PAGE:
28
Feb

Microsoft’s Brian Janous Previews His Session on the Effects of Federal Policy

Brian Janous, Director of Energy Strategy, Microsoft, will moderate the session How Evolving Federal Policy Is Impacting Energy Markets on Day 2.

We asked Brian about his session.

Q. Why is federal policy regarding energy markets changing and how?

A. New energy technology, namely renewables and storage, will continue to have a major impact on the design of wholesale markets. More so than in any time in the history of the electric grid, a technology with an incredibly disruptive characteristic (zero variable cost energy) is being injected into the market at scale. Renewables are doing to the market was people speculated nuclear would do, that is that it would become so cheap to meter that you wouldn’t even bother. Now it remains to be seen how inexpensive renewables can truly be. But there’s no debating that at a near zero variable cost to operate, the current wholesale market design that is predicated on a variable cost to operate, is completely undermined by zero variable cost assets.

Q. What will this mean to the average conference attendee and his or her company? How it will affect the life of the average corporate energy manager?

A. Talking about wholesale energy markets and the accompanying jargon can seem pretty bland. But it’s the wholesale power markets that ultimately dictate what gets built, what gets retired, and ultimately what a consumer pays for electricity in the long run. We need functioning markets to ensure that the least-cost, most efficient technologies are able to come to market and ultimately displace older, less efficient generation units.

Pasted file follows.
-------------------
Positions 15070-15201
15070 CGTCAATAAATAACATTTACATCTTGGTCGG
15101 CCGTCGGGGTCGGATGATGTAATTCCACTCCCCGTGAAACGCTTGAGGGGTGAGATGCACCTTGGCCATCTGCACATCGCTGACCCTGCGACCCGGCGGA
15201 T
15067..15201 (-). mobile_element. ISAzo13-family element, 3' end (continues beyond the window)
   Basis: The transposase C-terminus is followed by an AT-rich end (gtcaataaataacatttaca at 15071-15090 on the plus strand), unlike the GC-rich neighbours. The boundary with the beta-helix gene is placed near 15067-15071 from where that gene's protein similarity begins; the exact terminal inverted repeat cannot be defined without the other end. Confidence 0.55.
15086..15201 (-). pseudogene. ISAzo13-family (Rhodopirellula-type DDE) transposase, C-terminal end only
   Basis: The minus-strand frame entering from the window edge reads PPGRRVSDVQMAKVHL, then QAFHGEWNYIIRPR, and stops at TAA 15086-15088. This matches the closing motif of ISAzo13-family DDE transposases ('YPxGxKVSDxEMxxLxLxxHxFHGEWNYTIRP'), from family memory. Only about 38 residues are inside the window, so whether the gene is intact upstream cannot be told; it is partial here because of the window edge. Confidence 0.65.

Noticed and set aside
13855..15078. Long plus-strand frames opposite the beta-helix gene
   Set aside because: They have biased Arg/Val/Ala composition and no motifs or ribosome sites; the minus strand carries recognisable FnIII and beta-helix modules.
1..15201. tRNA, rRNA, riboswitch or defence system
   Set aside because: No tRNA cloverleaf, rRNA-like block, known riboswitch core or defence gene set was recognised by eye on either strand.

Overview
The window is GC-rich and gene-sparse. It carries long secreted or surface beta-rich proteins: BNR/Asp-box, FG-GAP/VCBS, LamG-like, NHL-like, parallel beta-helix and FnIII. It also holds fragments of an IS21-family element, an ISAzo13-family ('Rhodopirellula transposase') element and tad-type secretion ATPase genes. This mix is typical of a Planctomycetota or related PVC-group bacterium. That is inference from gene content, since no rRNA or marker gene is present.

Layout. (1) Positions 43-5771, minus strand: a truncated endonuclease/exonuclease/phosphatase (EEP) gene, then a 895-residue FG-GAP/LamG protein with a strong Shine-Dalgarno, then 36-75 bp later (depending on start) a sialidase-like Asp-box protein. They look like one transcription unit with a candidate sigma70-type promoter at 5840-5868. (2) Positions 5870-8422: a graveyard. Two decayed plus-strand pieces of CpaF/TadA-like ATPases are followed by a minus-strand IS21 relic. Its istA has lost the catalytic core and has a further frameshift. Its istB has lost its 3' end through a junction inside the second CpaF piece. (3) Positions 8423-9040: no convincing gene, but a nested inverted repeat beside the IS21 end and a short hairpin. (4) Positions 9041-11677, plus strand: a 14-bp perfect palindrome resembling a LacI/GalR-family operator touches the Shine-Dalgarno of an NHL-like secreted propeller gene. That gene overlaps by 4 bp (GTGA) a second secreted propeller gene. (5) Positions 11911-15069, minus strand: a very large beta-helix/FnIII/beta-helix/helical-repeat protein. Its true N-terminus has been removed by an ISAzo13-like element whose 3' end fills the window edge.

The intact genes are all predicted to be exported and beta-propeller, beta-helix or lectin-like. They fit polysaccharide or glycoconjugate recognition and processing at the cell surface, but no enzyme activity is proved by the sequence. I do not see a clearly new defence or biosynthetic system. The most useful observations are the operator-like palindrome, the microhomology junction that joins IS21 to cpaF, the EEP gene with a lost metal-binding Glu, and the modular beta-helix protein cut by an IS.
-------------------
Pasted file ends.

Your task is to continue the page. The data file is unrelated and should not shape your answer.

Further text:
Q. Are the impending changes we’re talking about going to be subtle or dramatic?

A. We’re at a point in history of the electricity grid where the technological innovations that are being introduced today are as disruptive as any time in history. Every technological innovation in the energy sector up until now has been incremental. What we’re facing today is transformational changes. Not just from low cost renewables and storage, but also from how data will drive changes in how we understand and optimize energy flows across the grid.

Q. What impact, if any, will tax cuts have on the energy market?

A. I expect any changes to the tax rates to be temporary and ultimately will be overwhelmed by continued cost reductions in renewables and storage.

Q. What is the one thing you hope people will come away from the session with?

A. I would hope people better understand the importance of the underlying regulations that dictate the ultimate cost of energy to the consumer. As markets continue to evolve, issues that were at one point merely academic, become essential to understand if you are going to effectively manage energy costs for an organization.

Q. Why do you think people should attend this conference?

A. In this period of rapidly evolving technology and regulations, we have to continue to challenge and evolve or thinking so that we can prepare for the world as it will be, not as it was. It’s an exciting time to be part of this industry.

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